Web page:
Dendrite Clinical Systems and the Institute for Health Research (IGES) in Berlin, Germany, have initiated the Outpatient Treatment of COVID-19 Infections (ABC-19) study, to record data on the treatment of COVID-19 patients and discover more about the outpatient course of the disease, the individual risk factors of patients that contribute to severe COVID-19 courses and the procedures of general practitioners (GPs). It is hoped the study will help establish evidence-based guidelines for the outpatient treatment of COVID-19 patients, leading to improved outcomes and prevent unnecessary hospital admissions. The long-term effects of CVOID- are also being observed in the study.
"This online registry study collects data from GPs and crucially, from patients using their smartphone or tablets - via our e-PROMS module (patient-reported outcome measures). This allows patients who are isolating to remotely enter their data directly into the registry at their own convenience,” said Dr Peter Walton, Managing Director of Dendrite Clinical Systems.
Dendrite’s intuitive Web-Registry platform now includes more than 30 different validated instruments as part of the system’s innovative e-PROMS module. The flexible module can be adapted to include bespoke PROMS instruments across the whole spectrum of clinical scenarios, whilst maintaining patient anonymity and confidentiality, ensuring data validation, increasing efficiency and simplifying the data collection process.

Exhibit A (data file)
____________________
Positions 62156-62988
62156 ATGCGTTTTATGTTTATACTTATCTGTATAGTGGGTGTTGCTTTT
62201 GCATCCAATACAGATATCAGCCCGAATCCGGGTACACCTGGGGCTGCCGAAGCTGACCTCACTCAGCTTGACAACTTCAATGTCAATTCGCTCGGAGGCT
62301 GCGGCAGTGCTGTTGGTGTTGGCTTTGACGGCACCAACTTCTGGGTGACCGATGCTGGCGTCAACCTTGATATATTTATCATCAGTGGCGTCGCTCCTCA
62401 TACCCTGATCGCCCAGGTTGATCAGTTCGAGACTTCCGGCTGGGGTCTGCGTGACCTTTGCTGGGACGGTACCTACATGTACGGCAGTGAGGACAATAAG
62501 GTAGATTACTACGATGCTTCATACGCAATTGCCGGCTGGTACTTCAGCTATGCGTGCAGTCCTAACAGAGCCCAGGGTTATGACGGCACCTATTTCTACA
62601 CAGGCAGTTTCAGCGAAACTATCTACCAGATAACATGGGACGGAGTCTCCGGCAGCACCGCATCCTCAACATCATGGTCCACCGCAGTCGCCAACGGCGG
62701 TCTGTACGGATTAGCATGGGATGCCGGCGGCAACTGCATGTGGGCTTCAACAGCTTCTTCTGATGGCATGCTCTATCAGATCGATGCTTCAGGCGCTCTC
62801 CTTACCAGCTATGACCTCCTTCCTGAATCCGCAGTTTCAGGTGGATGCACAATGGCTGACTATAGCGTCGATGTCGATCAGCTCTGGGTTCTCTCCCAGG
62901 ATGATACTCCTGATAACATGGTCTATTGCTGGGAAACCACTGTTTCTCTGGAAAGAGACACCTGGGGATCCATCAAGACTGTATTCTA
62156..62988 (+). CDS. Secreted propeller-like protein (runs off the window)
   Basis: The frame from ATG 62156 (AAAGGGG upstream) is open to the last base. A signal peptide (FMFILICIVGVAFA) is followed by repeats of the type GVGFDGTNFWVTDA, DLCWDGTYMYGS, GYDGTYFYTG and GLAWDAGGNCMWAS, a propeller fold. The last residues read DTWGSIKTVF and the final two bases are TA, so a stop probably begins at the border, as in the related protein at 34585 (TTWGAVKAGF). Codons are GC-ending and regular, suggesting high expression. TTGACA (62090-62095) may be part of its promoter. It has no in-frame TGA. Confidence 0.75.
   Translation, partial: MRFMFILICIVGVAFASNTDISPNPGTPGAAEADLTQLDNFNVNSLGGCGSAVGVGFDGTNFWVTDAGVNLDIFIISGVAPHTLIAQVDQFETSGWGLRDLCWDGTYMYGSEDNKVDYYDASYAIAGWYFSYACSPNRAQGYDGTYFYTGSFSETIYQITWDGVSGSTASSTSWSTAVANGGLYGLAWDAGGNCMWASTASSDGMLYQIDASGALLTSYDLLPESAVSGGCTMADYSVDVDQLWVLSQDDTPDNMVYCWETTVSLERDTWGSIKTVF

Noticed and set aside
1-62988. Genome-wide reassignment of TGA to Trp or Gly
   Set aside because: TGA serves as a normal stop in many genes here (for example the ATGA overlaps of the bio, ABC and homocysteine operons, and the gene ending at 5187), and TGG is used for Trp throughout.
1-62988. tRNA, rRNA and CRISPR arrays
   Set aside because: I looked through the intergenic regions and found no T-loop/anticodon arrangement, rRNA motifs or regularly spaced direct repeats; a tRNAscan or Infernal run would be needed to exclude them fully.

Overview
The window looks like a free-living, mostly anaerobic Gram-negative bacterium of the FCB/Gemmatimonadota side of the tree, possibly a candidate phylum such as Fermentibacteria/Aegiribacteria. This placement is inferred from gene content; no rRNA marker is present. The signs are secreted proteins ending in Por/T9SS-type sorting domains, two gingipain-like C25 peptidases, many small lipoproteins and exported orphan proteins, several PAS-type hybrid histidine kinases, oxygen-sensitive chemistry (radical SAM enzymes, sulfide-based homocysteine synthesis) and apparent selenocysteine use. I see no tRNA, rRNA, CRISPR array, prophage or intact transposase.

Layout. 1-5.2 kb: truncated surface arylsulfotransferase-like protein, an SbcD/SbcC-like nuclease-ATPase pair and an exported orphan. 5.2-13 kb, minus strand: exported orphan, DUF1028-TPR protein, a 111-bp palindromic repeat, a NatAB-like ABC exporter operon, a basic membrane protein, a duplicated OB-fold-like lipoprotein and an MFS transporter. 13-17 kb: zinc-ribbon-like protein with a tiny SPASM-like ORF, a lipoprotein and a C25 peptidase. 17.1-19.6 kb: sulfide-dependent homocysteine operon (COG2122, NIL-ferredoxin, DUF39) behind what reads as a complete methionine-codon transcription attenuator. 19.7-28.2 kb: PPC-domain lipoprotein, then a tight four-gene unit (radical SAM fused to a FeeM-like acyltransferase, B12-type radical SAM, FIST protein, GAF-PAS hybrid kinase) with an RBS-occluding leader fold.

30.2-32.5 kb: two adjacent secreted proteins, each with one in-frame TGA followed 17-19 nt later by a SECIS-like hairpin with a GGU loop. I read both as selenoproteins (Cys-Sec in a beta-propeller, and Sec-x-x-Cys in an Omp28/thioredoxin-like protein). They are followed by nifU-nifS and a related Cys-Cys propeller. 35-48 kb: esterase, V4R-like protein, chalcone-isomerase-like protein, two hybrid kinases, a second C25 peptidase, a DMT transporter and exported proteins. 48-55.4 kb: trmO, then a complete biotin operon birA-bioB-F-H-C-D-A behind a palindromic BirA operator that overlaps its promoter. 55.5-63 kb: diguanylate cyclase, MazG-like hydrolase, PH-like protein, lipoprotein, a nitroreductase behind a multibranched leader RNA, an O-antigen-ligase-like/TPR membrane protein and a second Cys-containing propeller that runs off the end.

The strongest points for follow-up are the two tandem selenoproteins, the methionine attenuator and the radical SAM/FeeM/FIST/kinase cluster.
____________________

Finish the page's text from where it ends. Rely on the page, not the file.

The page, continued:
The PROMS for the ABC Study includes questions on the current symptoms experienced by the patient (e.g. exhaustion, cough, shortness of breath, etc), as well as enabling patients to enter data such as their blood pressure, blood sugar levels and body temperature etc. Importantly, patients can also report any additional symptoms or usual activities, whether they were experiencing pain/discomfort and anxiety/depression, as well as complete a self-assessed quality of life score.
The ABC study, which was started in Berlin and Brandenburg, is being rolled out throughout Germany. Any doctor, in public and private practice, who regularly look after a certain number of COVID-19 patients are being invited to participate in the study. If a patient agrees to participate in the study, their medical findings and personal pseudonymised form (identifiable information fields within a data record are replaced by one or more artificial pseudonyms to prevent identification), evaluated and, if necessary, passed on. The data is only collected, stored, evaluated and passed on if the patient agrees. The patient’s consent can be revoked at any time without giving reasons.
“The ABC Study is the latest in a series of COVID registries developed by Dendrite and we are proud to be playing our part in facilitating the recording and reporting of the different treatment strategies to help patients and healthcare systems overcome this devastating virus,” Dr Walton added.
The ABC Study is funded by Faculty of Health Sciences Brandenburg (FGW) and the first data are expected to be reported at the end of the second quarter of 2021.